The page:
Today’s “historic photo of the day” is: Franco Chioccioli climbing Passo di Gavia, during stage 14 of the Giro d’Italia 1988.
Before the 14th stage of 1988 Giro d’Italia, Del Tongo team’s Italian rider Franco Chioccioli was wearing the maglia rosa. He was leading the race 33 seconds ahead of Urs Zimmermann. Top ten of the general classification were:
- Franco Chioccioli: 64 hour 31 min 45 sec
- Urs Zimmermann @ 33 sec
- Roberto Visentini @ 55 sec
- Flavio Giupponi @ 1 min 10 sec
- Andy Hampsten @ 1 min 18 sec
- Jean-François Bernard @ 1 min 26 sec
- Erik Breukink @ 1 min 45 sec
- Beat Breu @ 2 min 48 sec
- Marco Giovannetti @ 3 min 7 sec
- Giuseppe Saronni @ 3 min 25 sec
Stage fourteen was a 120-kilometer trip partway up the Tonale and then a left turn up the south face of the Passo di Gavia (Gavia pass) with a final steep, technical descent into Bormio.
Overnight, a large amount of snow had accumulated on the Gavia, but the roads were cleared in time for the riders. Despite the cold and adverse weather forecast, the patron, Vincenzo Torriani, decided to go ahead with the stage.
The day was wet and cold. Until the start Torriani had been considering an alternate route because of the possibility of bad weather. It would end up being, in the words of La Gazzetta, “the day the big men cried.”
Over the first two climbs, the cold, wet riders stayed together. When they began ascending the Gavia with its patches of fifteen percent gradient (back then, only the Gavia’s switchback turns were paved), it began to snow and as the riders continued up the pass, it got ever colder. Johan Van der Velde, in just shorts and short sleeves, was first over the top. He was followed a few seconds later by Breukink, Hampsten and then by Chioccioli and Marco Giovannetti.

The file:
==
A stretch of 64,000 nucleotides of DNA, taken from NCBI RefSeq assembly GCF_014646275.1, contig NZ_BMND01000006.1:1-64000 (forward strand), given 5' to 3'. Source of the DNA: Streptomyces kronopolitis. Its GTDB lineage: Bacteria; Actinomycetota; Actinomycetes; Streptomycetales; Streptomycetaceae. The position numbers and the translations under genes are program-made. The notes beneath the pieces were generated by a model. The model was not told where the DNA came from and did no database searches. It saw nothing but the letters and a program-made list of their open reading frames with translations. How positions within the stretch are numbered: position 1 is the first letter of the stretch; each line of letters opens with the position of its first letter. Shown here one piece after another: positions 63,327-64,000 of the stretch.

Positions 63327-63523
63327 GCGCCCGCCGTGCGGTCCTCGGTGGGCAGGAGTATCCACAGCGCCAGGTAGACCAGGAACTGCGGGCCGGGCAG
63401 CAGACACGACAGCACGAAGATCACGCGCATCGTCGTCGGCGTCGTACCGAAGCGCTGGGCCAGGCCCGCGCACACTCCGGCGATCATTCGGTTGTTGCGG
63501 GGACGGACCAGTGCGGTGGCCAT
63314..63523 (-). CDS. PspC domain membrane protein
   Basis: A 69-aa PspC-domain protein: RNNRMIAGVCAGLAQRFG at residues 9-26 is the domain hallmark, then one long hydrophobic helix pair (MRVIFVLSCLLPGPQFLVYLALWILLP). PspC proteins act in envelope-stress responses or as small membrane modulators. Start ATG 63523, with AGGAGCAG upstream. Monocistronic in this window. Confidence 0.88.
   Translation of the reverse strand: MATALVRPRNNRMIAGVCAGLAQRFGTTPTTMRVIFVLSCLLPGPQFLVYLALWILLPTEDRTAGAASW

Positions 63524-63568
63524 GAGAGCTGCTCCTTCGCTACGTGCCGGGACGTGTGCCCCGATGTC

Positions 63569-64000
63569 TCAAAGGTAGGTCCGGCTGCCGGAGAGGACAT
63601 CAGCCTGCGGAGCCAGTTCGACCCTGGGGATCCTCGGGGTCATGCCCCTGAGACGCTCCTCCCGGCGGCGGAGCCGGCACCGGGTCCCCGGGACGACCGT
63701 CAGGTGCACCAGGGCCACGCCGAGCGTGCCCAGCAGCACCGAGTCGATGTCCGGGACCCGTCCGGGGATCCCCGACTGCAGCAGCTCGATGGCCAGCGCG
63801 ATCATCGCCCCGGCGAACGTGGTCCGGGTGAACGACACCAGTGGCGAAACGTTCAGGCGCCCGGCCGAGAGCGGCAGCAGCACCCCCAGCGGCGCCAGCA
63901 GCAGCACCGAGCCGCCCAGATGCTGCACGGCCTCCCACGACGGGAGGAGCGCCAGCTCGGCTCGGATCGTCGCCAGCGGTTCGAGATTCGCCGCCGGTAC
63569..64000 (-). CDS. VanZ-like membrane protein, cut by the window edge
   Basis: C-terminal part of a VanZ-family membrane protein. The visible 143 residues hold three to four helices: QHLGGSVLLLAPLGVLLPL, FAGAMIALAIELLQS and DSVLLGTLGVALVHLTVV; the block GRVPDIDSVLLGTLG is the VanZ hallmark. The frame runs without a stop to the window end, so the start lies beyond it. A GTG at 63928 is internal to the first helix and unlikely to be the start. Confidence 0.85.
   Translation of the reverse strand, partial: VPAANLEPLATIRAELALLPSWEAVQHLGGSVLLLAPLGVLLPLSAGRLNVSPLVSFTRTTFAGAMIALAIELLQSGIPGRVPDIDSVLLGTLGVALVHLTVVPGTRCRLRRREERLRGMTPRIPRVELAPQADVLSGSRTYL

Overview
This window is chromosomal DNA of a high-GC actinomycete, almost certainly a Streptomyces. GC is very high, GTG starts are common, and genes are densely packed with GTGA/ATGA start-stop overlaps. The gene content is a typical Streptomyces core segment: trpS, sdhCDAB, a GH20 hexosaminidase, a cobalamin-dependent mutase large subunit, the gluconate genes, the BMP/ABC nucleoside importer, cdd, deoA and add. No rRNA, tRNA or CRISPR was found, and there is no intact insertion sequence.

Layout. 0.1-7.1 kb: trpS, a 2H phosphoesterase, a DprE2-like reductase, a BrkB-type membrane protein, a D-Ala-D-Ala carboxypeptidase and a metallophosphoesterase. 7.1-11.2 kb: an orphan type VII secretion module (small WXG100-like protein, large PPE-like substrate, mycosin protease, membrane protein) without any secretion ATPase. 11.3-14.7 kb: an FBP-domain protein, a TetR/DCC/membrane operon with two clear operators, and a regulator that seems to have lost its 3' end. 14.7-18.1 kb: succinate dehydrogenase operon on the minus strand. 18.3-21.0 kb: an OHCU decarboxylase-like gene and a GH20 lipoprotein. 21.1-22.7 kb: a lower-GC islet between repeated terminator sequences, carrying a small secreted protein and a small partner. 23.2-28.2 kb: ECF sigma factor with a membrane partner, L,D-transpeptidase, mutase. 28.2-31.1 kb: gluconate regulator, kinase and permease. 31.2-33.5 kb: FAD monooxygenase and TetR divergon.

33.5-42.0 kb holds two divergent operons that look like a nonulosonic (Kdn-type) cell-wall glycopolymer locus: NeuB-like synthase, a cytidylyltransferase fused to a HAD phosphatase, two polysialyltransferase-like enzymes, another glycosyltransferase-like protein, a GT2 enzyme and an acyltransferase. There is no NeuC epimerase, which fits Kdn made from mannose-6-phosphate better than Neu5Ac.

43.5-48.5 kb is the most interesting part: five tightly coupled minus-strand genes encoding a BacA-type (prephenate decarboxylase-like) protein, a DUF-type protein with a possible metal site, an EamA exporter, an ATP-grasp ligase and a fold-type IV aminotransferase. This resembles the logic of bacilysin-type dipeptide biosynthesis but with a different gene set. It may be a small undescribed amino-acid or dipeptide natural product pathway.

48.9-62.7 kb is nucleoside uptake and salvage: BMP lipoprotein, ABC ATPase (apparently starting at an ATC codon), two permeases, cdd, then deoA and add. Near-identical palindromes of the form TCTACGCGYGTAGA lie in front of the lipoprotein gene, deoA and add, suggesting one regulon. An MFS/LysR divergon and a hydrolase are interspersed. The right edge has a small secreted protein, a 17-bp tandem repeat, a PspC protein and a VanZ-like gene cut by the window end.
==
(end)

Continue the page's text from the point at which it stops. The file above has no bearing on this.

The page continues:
Breukink and Hampsten had dropped the Italians well before the summit and crested together. The conditions were appalling; the road was frozen and when the riders began the descent, their brakes wouldn’t work on the frozen rims. Some had their gears jammed up with ice. Van der Velde gave up, dismounted his bike, waited for warmer clothes to be brought from the team car and descended the steepest part of the pass on foot. He lost 47 minutes that day.
Hampsten and Breukink pressed on down the steep, icy descent and into Bormio where Breukink won the sprint.
Franco Chioccioli lost 5:12 to Hampsten, and lost the maglia rosa.
Andy Hampsten became the first American, and non-European, to win the Giro d’Italia.
Three years later, Franco Chioccioli, aka “Coppino” or “Little Coppi” would win the Giro d’Italia, in 1991.